In this lesson, we will be learning 3rd declension nouns. For verbs, we will learn the present active indicative for BIV verbs.


Unlike the previous noun declensions we have learned, 3rd declension nouns have a consonant at the end of the stem rather than a vowel. For this reason, these types of nouns are often referred to as consonantal stem declensions. There are several different subgroups within this type of declension, which is determined by the type of letter that the stem ends in. In this lesson, we will focus on the 3a and 3b declensions.

With 3a declensions, the stem ends in a -d or a -t. With 3b declensions, the stem ends in a -g or a -c. The regular endings for both declensions are as follows:

-s nom. sing. -es nom. pl.
-s voc. sing. -es voc. pl.
-en acc. sing. -ās acc. pl.
-os gen. sing. -on gen. pl.
dat. sing. -obo(s) dat. pl.
-i inst. sing. -obi(s) inst. pl.
-i loc. sing. -obi(s) loc. pl.

The above endings are for both masc. and fem. genders. The neut. endings are a little different and will be learned below.

Because the nom. sing. ending is an -s, it affects the final consonant in the stem and changes it to another letter. The remaining case endings are added directly onto the consonantal stem.

Let us look at a paradigm for each so that this will be more clear.

For 3a declensions, we will be using drūið, druidos (druid).

drūið nom. sing. drūides nom. pl.
drūið voc. sing. drūides voc. pl.
drūiden acc. sing. drūidās acc. pl.
drūidos gen. sing. drūidon gen. pl.
drūidē dat. sing. drūidobo(s) dat. pl.
drūidi inst. sing. drūidobi(s) inst. pl.
drūidi loc. sing. drūidobi(s) loc. pl.

Technically, the nom. sing. form is drūid + s = drūids. The -ds ending ends up becoming -ð due to rules of pronunciation. The same is true if the stem ends in -t. For example, the word uelīð (mystical seer, poet) is technically uelīt + s = uelīts, which in turn becomes uelīð. The remaining cases would be uelīten, uelītos, etc. Following the standard notation for nouns, dictionaries will list 3a nouns as drūið, drūidos and as uelīð, uelītos so that you will know how the nom. sing. and subsequent cases appear. This is also true for all nouns of the 3rd declension.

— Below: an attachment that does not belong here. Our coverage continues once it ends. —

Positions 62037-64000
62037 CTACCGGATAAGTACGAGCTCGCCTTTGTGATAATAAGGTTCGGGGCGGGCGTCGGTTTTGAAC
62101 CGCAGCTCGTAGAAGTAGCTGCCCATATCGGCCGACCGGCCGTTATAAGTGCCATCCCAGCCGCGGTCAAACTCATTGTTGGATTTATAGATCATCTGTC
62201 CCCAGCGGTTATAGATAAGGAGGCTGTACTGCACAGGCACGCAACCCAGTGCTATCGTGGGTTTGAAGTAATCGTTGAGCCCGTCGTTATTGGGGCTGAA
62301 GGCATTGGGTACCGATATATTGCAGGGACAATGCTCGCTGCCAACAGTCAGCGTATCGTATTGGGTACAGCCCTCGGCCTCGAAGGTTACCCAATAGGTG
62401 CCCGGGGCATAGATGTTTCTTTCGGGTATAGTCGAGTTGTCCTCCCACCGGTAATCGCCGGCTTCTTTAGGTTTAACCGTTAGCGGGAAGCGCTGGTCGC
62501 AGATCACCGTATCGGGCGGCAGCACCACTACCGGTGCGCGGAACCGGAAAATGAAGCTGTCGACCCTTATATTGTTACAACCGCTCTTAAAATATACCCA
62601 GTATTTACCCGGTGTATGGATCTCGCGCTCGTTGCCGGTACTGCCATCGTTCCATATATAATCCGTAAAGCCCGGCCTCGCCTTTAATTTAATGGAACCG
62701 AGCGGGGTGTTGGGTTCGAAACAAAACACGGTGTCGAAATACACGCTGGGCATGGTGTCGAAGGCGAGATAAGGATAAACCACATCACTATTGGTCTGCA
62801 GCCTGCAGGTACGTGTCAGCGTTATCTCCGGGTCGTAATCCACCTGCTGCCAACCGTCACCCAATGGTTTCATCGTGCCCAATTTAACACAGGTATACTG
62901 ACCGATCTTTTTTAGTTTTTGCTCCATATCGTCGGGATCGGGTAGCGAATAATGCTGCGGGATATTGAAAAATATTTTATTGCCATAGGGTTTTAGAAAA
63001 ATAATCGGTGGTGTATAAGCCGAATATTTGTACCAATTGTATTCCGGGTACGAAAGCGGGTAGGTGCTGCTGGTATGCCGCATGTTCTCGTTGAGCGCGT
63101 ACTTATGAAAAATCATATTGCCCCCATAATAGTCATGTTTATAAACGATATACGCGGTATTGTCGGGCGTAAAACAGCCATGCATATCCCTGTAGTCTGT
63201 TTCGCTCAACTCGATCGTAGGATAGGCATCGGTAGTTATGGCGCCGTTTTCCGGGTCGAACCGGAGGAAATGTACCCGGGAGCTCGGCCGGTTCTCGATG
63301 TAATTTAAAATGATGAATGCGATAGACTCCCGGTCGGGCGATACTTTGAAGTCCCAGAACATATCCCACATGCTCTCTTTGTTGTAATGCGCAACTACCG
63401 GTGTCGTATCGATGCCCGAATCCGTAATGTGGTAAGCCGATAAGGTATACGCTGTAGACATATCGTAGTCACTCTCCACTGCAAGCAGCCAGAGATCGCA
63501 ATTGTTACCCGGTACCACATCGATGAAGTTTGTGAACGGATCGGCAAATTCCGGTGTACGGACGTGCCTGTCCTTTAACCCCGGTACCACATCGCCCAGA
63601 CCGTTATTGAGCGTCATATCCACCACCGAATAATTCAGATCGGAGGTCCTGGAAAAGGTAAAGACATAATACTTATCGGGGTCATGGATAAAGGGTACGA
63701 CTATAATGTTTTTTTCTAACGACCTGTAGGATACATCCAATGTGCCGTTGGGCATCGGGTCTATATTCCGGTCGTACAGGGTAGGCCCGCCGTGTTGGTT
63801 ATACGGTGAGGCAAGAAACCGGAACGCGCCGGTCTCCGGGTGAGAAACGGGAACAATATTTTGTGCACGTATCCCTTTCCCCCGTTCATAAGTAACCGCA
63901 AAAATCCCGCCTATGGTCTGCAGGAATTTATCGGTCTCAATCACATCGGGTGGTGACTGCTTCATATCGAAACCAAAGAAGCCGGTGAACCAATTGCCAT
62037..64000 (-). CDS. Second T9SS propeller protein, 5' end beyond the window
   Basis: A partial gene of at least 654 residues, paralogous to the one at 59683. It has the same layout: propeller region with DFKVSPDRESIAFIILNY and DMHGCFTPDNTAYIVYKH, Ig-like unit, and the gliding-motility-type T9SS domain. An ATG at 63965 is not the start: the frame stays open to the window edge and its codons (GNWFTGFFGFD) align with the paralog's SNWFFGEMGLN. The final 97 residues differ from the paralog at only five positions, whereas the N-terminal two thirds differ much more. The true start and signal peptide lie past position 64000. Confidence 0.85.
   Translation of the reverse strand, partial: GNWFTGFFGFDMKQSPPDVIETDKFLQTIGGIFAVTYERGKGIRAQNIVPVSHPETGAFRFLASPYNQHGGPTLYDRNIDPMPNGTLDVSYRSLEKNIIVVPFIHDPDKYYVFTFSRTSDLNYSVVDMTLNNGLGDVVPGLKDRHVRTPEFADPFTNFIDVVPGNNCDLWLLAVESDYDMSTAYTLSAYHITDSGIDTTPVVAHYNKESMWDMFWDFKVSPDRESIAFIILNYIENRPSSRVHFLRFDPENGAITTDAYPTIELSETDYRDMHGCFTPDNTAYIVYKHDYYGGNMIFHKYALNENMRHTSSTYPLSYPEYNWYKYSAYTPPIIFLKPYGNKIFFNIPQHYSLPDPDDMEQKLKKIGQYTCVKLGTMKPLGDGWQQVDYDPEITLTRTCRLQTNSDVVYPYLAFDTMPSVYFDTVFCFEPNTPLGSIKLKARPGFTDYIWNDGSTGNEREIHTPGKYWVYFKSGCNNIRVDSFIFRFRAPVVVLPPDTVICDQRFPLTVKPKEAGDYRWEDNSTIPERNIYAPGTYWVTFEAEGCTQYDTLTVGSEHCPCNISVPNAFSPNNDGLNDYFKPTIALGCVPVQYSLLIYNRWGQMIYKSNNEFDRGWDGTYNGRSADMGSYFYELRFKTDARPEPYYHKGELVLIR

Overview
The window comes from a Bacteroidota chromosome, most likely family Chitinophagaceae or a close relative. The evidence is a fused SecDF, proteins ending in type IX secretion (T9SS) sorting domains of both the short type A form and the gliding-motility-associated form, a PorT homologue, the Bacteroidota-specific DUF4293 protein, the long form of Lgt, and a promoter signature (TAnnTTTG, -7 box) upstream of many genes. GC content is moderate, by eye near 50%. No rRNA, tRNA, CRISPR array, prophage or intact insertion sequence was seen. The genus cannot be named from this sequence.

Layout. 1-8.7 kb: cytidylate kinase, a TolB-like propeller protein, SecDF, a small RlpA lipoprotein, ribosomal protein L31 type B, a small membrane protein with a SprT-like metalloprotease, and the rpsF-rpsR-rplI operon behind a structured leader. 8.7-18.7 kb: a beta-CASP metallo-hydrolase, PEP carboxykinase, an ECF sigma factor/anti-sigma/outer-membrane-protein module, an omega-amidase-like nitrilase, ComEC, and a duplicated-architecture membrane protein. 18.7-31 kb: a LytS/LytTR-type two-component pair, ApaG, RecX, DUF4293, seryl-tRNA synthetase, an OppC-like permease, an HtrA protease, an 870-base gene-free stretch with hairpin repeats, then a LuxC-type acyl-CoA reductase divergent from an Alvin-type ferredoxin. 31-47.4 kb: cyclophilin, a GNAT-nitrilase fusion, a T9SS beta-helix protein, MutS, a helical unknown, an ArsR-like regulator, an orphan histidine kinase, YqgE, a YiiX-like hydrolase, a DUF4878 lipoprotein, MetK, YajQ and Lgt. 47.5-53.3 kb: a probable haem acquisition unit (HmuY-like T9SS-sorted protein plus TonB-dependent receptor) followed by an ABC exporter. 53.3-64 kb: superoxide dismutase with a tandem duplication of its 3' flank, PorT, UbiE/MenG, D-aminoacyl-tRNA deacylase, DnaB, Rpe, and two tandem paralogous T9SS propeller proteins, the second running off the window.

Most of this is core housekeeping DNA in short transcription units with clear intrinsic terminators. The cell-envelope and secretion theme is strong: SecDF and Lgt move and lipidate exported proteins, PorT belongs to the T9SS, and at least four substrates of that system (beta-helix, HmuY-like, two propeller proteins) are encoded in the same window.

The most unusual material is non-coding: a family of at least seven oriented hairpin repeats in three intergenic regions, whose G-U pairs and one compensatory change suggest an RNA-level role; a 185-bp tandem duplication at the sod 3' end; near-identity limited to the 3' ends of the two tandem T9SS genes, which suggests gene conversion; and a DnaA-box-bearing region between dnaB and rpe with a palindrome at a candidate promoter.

Nouns in the 3b declension work in a similar way. The stems end in -g or -c, which becomes -x when the nom. sing. ending -s is added. For example, we will use rīx, rīgos (king) for the 3b paradigm.

rīx nom. sing. rīges nom. pl.
rīx voc. sing. rīges voc. pl.
rīgen acc. sing. rīgās acc. pl.
rīgos gen. sing. rīgon gen. pl.
rīgē dat. sing. rīgobo(s) dat. pl.
rīgi inst. sing. rīgobi(s) inst. pl.
rīgi loc. sing. rīgobi(s) loc. pl.

As stated above, neut. nouns are a bit different. Like other declensions, neut. nouns have the same forms for nom., voc., and acc. for both sing. and pl. with regular case endings for the remaining cases. With 3rd declension neuters, the nom., voc.,and acc. sing. form is just the stem with no ending. As an example, we will look at the paradigm of dant, dantos (tooth).

dant nom. sing. dantā nom. pl.
dant voc. sing. dantā voc. pl.